Mass Customization Using Knowledge Transfer Process - jeans and measuring tape imageCompanies have been utilizing mass customization for years. Consider the jeans company that allows a customer to select a pair online. Then, rather than ordering from stock sizes, the customer inputs her unique measurements and receives a one-off pair of jeans tailored specifically for her, a mass-appeal product customized for the unique needs of the moment. Knowledge transfer within a business organization can be set up the same way to create a form of “mass customized” onboarding. A manager or department leader creates a master Skill Development Plan (SDP) for a certain job role, and then customizes it for each unique employee. The output is an employee with skills that have been uniquely “crafted” to fit current needs.

At my knowledge transfer consulting firm, this is a challenge we’re working through with many of our clients who employee dozens or even hundreds of people around the world with the same job title, and essentially the same role. They might be project managers, sales people, accountants, client-facing engineers, technical writers, or any of a host of jobs with a common skill set. With growth and/or regular turnover in these roles, clients face the challenge of onboarding new people, who may arrive with any number of variables affecting how quickly they can come up to speed. Here are some examples of the variables:

  • Recent college graduate vs. experienced industry professional (prior knowledge makes a big difference in required training)
  • Location relative to peers (different cities or even different countries)
  • Deadlines for team deliverables (if you are at the beginning or end of a project cycle, the needed skills will be different)
  • Availability of formal training (often not offered at exactly the right time for a given new hire)
  • Availability of technical experts to do on-the-job training or knowledge transfer.
  • Employee interest and aptitude

Taking into account each of these variables is required to ensure our promise of 50% reduction in ramp up to productivity. “One size fits all” is one of the reasons current onboarding is often inefficient. With a customizable master Skill Development Plan for these common roles, an organization can look at each new resource on his first day and tailor a plan for each person at that exact moment in time. Here’s how it works.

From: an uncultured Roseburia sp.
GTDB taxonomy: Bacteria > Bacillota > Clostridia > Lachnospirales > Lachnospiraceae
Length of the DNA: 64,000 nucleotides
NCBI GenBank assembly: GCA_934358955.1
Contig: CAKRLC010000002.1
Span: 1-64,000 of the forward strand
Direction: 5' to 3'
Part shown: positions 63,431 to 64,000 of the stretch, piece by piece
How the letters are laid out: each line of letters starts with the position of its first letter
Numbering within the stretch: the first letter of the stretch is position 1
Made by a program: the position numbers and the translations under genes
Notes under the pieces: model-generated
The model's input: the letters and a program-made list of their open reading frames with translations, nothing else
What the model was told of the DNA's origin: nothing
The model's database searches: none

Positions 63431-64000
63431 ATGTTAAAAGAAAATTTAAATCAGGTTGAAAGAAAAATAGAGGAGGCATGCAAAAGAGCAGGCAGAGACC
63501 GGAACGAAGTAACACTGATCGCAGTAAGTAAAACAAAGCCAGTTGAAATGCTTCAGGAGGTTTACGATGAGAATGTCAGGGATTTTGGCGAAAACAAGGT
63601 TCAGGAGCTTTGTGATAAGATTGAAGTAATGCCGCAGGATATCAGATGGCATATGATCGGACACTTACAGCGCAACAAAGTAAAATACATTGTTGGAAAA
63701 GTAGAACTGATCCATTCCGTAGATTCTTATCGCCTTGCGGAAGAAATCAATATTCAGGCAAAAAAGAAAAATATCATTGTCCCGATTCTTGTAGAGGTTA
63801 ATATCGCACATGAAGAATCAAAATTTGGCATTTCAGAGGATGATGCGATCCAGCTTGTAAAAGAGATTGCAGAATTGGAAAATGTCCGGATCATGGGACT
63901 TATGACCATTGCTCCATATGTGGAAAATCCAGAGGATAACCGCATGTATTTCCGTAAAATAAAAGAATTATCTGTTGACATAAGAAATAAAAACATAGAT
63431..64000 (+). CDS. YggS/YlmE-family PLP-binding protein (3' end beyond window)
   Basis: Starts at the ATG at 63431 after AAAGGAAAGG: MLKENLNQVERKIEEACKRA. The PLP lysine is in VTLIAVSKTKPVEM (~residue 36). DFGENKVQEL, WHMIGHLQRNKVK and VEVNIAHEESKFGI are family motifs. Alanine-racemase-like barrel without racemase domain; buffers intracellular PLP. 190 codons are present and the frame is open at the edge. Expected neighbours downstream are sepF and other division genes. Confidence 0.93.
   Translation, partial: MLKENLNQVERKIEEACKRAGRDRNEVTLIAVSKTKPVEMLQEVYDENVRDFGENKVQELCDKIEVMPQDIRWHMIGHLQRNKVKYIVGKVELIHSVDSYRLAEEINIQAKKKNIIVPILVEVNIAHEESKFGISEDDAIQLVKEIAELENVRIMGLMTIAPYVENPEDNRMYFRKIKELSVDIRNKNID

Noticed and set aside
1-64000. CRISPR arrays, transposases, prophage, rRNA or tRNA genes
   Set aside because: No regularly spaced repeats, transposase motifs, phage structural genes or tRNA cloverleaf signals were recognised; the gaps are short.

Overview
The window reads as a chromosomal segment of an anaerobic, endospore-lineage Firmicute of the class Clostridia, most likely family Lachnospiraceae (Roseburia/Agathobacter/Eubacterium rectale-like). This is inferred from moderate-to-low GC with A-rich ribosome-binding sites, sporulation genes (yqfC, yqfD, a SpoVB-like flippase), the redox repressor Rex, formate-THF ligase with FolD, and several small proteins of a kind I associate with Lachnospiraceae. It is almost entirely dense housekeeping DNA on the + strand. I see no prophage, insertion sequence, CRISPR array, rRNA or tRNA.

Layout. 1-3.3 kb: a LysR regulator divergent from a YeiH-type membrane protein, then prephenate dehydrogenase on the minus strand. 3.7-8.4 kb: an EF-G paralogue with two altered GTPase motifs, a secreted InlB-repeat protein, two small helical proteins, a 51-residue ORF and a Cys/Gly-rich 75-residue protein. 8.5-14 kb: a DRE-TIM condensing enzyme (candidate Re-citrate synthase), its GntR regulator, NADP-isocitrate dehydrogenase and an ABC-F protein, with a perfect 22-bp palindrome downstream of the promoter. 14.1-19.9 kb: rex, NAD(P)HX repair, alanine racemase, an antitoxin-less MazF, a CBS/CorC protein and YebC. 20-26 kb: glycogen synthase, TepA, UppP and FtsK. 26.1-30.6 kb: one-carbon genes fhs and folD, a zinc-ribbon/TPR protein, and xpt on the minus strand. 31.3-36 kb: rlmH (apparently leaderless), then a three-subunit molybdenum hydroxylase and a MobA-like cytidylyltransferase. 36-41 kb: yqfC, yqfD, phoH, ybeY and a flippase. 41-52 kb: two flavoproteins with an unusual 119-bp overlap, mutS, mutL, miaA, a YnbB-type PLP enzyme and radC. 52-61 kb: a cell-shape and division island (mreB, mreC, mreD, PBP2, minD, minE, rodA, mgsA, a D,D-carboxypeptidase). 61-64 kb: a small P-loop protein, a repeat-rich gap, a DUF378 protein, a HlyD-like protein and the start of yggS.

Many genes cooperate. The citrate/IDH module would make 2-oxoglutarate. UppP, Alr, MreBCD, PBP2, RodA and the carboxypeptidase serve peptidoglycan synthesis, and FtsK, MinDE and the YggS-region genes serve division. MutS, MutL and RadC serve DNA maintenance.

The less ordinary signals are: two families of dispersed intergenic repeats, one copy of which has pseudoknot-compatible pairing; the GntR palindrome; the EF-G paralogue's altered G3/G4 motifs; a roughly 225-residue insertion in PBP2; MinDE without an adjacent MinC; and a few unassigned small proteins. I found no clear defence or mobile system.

1. Create a master SDP for the function. This includes a comprehensive list of all the skills anyone might ever use in the role and all the resources that may be available to help learn those skills. (In knowledge transfer, a skill is defined as something someone can say “go do…” and can be learned by a qualified apprentice in about 1 -2 hours. Virtually all job roles have been found to contain 60 – 120 skills.)
  2. Select the skills this new employee may need in the near term given the bulleted list of variables above. Move the needed skills to the top and the rest to the bottom.
  3. Prioritize the recommended order in which the new employee should learn the needed skills using the sequence column.
  4. Customize the knowledge transfer test questions for the unique new employee. (Three of the simplest questions may be enough for some employees; more in-depth questions may be required for others.)
  5. Fill out the resource column with the experts that are available to mentor new hires, plus any formal training on the calendar, etc.
  6. Determine when the new employee is expected to have mastered these new skills and set dates for completion in the date column.
  7. Set up a “First Meeting” to kick off the plan with the new hire, the manager, and the assigned expert mentors.

The process explained above is quick, clear, and extremely practical. Whether the client has local or global roles to fill, we enable mass customization opportunities in a matter of weeks. Further customization for each new hire takes merely an hour or two. Gone are the days of “throwing the new hire in the deep end,” or a mandatory “12 weeks of boot camp for everyone whether you need it or not.” Instead each new hire hears, “Welcome, we have a plan to get you up to speed in X number of weeks. It has been customized for you based on your background, the work in front of you, and the available help we can provide. We’ll support you along the way, but this is your plan to execute so that you can be effective at your job ASAP. You’ll know you’re on the right track if you’re learning the skills by the dates in the plan and answering the test questions as your mentor would. Go forth and make it happen.”

SUMMARY: As I mentioned above, one of our core promises as a knowledge transfer team is that we can reduce the ramp up to productivity for any new hire by at least 50%, routinely taking months or even years out of the development curve for new or transitioning employees. Our process is predictable, methodical and measurable. New hires and transfers are empowered by seeing a customized and clear path of learning ahead—side benefits like improved engagement, reduced team stress, and overall job satisfaction are icing on the cake. Mass customization… it’s not just for jeans anymore.